Sunday, July 30, 2017

Mumbai boy with love for French flew Kanchenjunga


Mumbai: He was a "boy from Bandra" with a fascination for French language, but couldn't really pull off its airy and guttural sounds. That was enough fodder for Capt Joe D'Souza's Air India pilot buddies who mish-mashed the French word "pourquoi" (meaning, why) with his Goan accent to nickname him "Poorkey". In 1966, Poorkey's Boeing 707 crashed into Mont Blanc, along the French border, and he rests there forever.
"They never found his body," recalled Capt Ayodh Kapur (92), who joined Air India in 1944. He doesn't recollect much about the Air India 'Malabar Princess' that crashed into Mont Blanc in 1950, except that the captain was British. But he does remember the 1966 Air India Kanchenjunga crash as his friend Joe D'Souza was its captain. "In summer, when the snow melted, they did find a couple of bodies that had washed downstream,'' he said.
The bodies were beyond recognition. "I don't think the remains were flown to India... I think the bodies they had found were of some foreigners who were on board,'' he added. The aircraft was on a Bombay to London flight .
"I was at the Bombay airport to operate a Boeing 707 flight when I heard about the crash,'' he says. And when asked what did he do when he heard the news, he says: "Nothing. I got on the aircraft and flew to Hong Kong.'' There was grief for sure. "We had done our flying training together at the Bombay flying club, we played cricket for the Tata team,'' he says remembering the deceased pilot who "had a little hangup about the French language, but only spoke a few french words''. "I think he was just married when the crash took place," he says.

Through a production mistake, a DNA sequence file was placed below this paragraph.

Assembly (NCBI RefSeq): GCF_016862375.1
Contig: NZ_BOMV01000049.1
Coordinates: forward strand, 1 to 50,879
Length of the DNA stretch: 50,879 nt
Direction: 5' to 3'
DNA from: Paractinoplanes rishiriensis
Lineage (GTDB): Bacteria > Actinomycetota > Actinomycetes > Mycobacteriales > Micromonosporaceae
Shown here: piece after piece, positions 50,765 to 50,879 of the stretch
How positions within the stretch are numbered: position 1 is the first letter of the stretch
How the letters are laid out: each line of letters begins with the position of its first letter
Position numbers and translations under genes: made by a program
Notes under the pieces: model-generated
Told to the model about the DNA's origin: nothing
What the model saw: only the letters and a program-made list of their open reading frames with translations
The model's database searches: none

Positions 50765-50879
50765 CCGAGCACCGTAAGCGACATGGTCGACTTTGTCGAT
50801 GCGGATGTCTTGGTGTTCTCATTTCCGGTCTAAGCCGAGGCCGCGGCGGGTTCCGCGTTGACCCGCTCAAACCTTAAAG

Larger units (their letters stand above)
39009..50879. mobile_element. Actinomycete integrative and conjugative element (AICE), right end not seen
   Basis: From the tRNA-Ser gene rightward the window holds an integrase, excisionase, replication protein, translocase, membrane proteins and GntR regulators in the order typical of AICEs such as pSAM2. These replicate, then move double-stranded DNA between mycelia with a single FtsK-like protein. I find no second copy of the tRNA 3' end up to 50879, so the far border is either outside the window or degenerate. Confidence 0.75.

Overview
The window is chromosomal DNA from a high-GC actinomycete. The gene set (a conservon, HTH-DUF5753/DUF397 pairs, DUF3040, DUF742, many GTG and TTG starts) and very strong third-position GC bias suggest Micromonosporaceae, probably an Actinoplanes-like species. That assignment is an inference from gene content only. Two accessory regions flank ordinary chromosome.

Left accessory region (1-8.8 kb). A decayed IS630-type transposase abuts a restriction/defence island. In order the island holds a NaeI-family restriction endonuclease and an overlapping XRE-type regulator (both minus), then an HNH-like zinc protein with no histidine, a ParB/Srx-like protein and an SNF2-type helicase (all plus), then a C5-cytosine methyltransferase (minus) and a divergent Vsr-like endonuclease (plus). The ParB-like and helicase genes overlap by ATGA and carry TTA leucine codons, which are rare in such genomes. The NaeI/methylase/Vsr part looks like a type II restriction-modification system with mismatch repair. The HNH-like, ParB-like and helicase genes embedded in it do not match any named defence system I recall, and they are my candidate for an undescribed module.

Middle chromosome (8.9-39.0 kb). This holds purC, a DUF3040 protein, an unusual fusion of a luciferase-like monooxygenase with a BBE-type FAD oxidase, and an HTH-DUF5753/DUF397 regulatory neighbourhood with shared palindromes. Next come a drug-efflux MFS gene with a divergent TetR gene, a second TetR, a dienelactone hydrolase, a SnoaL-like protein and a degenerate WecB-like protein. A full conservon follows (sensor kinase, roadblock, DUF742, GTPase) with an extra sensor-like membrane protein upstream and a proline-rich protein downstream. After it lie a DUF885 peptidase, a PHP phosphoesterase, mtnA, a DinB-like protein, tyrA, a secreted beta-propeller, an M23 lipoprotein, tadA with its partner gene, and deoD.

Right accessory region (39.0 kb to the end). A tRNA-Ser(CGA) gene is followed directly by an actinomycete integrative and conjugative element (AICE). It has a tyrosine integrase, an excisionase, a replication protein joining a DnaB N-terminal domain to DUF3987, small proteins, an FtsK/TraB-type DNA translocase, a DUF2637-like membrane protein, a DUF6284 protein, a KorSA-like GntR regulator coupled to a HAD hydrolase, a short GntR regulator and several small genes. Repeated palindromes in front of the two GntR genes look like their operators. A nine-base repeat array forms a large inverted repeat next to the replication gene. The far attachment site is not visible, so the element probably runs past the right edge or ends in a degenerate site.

Those days pilots earned a salary of Rs 825, which Capt Kapur says was not a big sum as the rent for his Bandra flat on St Leo road itself cost Rs 400. In the later years, Capt Kapur, who was a qualified engineer and a pilot, went on to fly the jumbo jet. The Boeing 707 was the first jet airliner to fly out of Boeing's stable and the then prosperous Air India was one of the few airlines in the world to have these jets in its fleet. "We were proud pilots to fly the big jet (Boeing 707). Not many airlines had jets in those days,'' says Capt Kapur, who was appointed by the International Civil Aviation Organisation as an airsafety expert post retirement from AI. "I don't recall well, but I think he flew low and descended into the clouds," he says, speaking about the 1966 crash.
30/07/17 Times of India

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